I've tried a few different time stretch tools and they all yield the exact same results of distortion and no high frequencies. How do you slow down samples without making them sound terrible?

  • Can you add which tools you've tried so far along with any relevant settings, should help getting a better answer. Commented Jul 2, 2018 at 9:23
  • Audacity, Edison, Waves Commented Jul 2, 2018 at 20:29
  • What do you mean by samples? Sample rate, or sampled recordings? Commented Jul 6, 2018 at 9:41
  • Either, sampled recordings require a fixed sample rate. Commented Jul 6, 2018 at 17:54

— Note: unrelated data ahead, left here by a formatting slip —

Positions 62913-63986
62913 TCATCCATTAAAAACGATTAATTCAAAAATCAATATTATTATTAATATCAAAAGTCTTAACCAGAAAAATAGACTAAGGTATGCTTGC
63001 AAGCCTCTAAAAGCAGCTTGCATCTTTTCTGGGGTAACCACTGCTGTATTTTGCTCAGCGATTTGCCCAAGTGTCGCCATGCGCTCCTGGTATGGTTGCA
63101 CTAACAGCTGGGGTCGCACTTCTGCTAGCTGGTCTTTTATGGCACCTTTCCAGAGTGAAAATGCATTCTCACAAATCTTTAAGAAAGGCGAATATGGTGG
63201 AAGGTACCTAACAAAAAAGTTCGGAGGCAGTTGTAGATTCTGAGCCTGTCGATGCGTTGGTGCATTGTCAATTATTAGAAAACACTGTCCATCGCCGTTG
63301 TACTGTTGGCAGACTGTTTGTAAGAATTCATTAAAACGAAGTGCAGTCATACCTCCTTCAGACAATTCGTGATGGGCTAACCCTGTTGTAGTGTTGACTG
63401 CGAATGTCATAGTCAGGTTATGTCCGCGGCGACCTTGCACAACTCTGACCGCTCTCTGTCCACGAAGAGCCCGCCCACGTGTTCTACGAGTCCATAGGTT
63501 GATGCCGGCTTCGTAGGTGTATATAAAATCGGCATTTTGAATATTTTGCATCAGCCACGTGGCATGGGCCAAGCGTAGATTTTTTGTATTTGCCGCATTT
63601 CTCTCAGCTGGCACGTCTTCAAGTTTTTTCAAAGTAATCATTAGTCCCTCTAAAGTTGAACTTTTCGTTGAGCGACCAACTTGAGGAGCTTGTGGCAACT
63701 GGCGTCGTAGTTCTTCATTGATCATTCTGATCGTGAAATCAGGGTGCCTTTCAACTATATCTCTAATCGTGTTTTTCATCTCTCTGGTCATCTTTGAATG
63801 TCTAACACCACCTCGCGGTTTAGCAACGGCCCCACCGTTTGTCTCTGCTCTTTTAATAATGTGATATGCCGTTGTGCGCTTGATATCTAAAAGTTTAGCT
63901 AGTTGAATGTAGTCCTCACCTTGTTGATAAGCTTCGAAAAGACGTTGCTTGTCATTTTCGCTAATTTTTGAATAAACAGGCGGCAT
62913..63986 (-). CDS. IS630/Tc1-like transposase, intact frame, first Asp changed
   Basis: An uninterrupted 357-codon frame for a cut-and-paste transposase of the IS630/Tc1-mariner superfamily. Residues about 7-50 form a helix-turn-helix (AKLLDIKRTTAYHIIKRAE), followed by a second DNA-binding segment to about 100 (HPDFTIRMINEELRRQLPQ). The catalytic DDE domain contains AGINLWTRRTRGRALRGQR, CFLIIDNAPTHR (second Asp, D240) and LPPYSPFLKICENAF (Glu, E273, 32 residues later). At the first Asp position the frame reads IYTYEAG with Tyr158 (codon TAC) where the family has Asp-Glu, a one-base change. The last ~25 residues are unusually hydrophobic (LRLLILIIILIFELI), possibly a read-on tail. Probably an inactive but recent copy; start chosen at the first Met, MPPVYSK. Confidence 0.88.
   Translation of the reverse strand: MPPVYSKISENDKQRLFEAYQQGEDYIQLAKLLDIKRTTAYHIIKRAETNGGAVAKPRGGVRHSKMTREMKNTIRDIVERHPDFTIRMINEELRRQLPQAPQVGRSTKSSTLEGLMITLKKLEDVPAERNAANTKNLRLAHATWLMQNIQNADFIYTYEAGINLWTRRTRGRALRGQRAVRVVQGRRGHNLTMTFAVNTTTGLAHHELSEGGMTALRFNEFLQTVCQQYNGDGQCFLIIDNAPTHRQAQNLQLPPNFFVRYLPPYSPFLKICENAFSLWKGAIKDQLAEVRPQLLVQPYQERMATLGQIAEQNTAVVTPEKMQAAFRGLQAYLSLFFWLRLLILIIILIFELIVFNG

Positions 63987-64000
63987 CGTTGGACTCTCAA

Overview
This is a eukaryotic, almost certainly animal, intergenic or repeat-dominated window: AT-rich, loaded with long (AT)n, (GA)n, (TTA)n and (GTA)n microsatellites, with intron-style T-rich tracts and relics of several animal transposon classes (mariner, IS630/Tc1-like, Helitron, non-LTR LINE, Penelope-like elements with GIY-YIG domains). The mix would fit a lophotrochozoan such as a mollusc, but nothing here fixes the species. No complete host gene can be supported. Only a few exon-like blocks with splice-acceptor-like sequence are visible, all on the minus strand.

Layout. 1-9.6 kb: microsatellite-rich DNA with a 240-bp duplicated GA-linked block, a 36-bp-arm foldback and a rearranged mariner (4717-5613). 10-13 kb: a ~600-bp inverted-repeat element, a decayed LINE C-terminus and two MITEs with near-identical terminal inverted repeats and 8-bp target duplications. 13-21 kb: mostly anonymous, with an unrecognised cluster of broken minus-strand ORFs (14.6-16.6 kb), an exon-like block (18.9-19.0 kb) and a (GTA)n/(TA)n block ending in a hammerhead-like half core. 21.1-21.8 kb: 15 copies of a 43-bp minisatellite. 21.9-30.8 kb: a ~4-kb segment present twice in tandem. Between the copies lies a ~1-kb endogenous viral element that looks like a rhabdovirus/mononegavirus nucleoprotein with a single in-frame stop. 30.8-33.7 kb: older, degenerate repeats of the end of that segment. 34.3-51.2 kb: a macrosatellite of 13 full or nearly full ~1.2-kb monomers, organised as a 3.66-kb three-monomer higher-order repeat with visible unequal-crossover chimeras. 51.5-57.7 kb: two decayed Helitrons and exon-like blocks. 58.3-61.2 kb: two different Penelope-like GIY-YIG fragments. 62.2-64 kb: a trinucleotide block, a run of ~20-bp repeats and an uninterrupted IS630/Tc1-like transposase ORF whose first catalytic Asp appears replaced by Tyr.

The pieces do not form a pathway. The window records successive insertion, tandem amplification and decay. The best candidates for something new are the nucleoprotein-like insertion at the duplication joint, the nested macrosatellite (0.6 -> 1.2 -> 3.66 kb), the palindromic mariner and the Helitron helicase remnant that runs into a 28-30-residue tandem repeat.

2 Answers 2


REAPER has multiple different time-stretch algorithms that can be used, each with their own sound and strengths. Try experimenting with those. Additionally, if you are losing high-frequency content, consider adding a harmonic exciter to the stretched sample to add more "shine" back to it


Time stretch tools can't produce (or interpolate) frequencies that aren't there. If you are planning to time stretch a signal, sample with 96kHz at least. Assuming that your microphone and A/D converters play along, that should give you signal content (even if its quality degrades in the inaudible ranges) to somewhat above 30kHz. When time-stretching, this gives some meaningful content to bring down into the audible range rather than the dead silence above the cutoff frequency that otherwise has to be there.

  • I've already recorded samples at 96kHz and I get the same problem. Commented Jul 30, 2018 at 20:53
  • Go higher - 192k. Commented Aug 29, 2018 at 21:45

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